I just bought a new 2007 Sienna. The transmission went after having it 4 days. The dealer replaced it and I was happy to have it back . . . for 4 more days until it didn’t shift into gear when starting from a stop 3 times in a row. I had to manually shift to get it to go. The dealer has the car and can’t find the problem but I don’t want it back. I live in MASS and we have a lemon law. Am I on solid ground demanding a buy back?? What do I do if they try to make me take it back (besides badmouth them to everyone I know)?
What you need to do is to read the actual details of the Lemon Law in your state. These laws tend to vary a bit, but most specify that you are eligible relief after three unsuccessful attempts to repair the same defect.
Alternatively, these laws tend to specify that, if your vehicle has been out of service for repair for X number of days, you also qualify for relief. X could = 20 days, or 30 days, depending on the state.
Also, the relief varies from state to state. Some specify a new vehicle, some specify a refund of the purchase price, and some specify a refund of the purchase price MINUS a fee for the period of time that you had use of the vehicle.
So, until you know the details for your state, you do not know when you are eligible for relief, and you do not know the details of the relief. So–now is the time to educate yourself.
The details should be sitting in your glove compartment, but if they are not, the text of the law is available on the 'net, via Google or your favorite search engine.
Check out this link. There are probably other links that could help, but these folks will likely gauge the severity of your problem & be able to advise you. It’s a free phone call…can’t hurt.
Lemon Laws vary by state.
There’s always a chance the transmission was not replaced and you were BSed.
Contact the regional office and check with them if there is a warranty claim on file. Also find out the warranty claim number.
If there is no claim on file…
Am I on solid ground demanding a buy back??
NO. It’s in your best interest to read and follow the instructions given on this website- http://www.mass.gov/?pageID=ocaterminal&L=4&L0=Home&L1=Consumer&L2=Autos+and+Transportation&L3=Lemon+Laws&sid=Eoca&b=terminalcontent&f=the_new_and_leased_car_lemon_law&csid=Eoca
The first gating rule is they get THREE attempts to fix the same problem.
Read and UNDERSTAND the documentation rules. You’ll want to save the prior repair attempt documentation.
One bit of advice- you can drop the hint that you are giving them their one last attempt per the Mass Lemon Law guidelines. This may work in your favor because they will think twice before turning the car back over to you without making sure it is really fixed.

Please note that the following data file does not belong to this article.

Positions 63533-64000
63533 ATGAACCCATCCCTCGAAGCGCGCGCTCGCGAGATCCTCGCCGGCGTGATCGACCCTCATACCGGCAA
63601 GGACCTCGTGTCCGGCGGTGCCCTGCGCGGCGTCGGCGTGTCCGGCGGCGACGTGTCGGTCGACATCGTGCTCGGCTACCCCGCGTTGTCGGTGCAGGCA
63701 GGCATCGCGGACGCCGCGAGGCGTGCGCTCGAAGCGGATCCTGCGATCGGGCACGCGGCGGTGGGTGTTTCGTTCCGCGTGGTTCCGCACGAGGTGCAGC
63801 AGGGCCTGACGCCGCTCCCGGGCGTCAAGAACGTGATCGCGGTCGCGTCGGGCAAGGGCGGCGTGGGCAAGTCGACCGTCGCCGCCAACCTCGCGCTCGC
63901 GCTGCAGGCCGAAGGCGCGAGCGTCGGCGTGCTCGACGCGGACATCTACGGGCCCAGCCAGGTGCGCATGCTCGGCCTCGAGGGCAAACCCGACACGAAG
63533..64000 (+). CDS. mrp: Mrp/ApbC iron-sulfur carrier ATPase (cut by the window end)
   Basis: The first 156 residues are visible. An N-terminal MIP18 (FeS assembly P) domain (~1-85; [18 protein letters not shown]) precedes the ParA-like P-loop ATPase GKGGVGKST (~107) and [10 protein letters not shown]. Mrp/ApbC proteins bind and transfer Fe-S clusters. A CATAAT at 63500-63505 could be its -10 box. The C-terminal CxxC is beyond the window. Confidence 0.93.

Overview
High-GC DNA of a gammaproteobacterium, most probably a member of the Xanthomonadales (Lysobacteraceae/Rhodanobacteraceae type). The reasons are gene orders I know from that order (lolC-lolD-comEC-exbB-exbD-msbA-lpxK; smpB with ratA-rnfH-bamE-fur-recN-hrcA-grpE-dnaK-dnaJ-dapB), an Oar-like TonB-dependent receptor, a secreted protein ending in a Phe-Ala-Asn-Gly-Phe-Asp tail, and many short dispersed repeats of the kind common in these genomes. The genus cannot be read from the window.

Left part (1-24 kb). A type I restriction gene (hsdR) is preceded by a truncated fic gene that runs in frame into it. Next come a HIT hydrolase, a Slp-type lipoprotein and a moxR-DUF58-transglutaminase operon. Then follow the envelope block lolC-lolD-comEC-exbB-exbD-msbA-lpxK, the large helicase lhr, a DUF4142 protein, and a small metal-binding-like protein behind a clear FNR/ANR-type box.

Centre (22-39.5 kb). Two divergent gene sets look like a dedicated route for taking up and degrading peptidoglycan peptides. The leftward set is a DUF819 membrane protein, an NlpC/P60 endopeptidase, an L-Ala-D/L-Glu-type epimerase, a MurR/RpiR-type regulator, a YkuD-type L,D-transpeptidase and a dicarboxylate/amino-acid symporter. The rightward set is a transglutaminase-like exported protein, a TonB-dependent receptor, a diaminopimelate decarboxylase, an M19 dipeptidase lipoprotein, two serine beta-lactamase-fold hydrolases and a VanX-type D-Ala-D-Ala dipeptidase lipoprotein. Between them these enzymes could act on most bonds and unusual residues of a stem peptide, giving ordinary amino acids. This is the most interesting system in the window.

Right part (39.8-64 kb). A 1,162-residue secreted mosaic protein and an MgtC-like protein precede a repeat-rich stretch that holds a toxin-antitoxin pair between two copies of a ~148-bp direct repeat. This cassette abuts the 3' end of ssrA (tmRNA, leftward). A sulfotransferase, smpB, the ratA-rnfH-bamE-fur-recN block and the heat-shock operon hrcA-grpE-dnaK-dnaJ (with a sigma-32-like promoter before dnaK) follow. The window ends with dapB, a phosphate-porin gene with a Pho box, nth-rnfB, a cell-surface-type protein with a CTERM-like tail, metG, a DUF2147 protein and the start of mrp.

Another point is to be reasonable. It may be something simple at this point that they can fix quickly. They’re only humans working there. Everbody makes mistakes at some point.
Dang, I meant to add- once the dealership has made their three attempts, then you must contact the manufacturer to give them a final attempt. Read the notification rules on the page I provided.
The only thing I have to add, is make sure its a factory brand new replacement transmission, not a factory rebuilt unit.
You must understand the Massachusetts lemon law and do exactly what it says. That is the only way to get a new car, if that is what you are entitled to. You have two visits. Do you have written evidence that you visited the dealer? No evidence (receipt), no visit. I had Ford over a barrel with a 1987 Taurus. In MD, it takes (took) 6 visits. Before the last visit, I had written Ford and informed them of my intention to seek a new car. On the last visit, the service manager looked at his computer monitor, his eyes got as big as saucers, he gasped, and said they would replace the AC compressor immediately and replace all the seals in the AC system. When you’ve got it right, they jump.
Just to bring my original point back up; the OP needs to verify the transmission was replaced.
Replacing the entire transmission on a near new car could possibly be a line of BS they were told to get them on down the road.
The way warranty works is that if the transmission has a problem, warranty will only pay for repairing that particular problem in the transmission. It will NOT pay for a complete transmission assembly unless the original trans was totally wiped out and this is highly unlikely on a near new car.
Maybe the OP needs to do a bit of research here and get the serial number off the transmission. It can then be traced back to the VIN and one would know if they’re lying or not.
If you decide to listen to OK4450’s advice (and I would reccomend it). Attached is a TSB showing the location of the trans serial numbers. The Sienna is on page 3 of the TSB.
Another legit alternative is to replace the entire unit with a manufacturer rebuild. This is legit by the way warranties work. They may have replaced the entire tranny with a Toyota reman. This is in reference to ok’s comment.
Be aware that toyota has had some problems with transmisions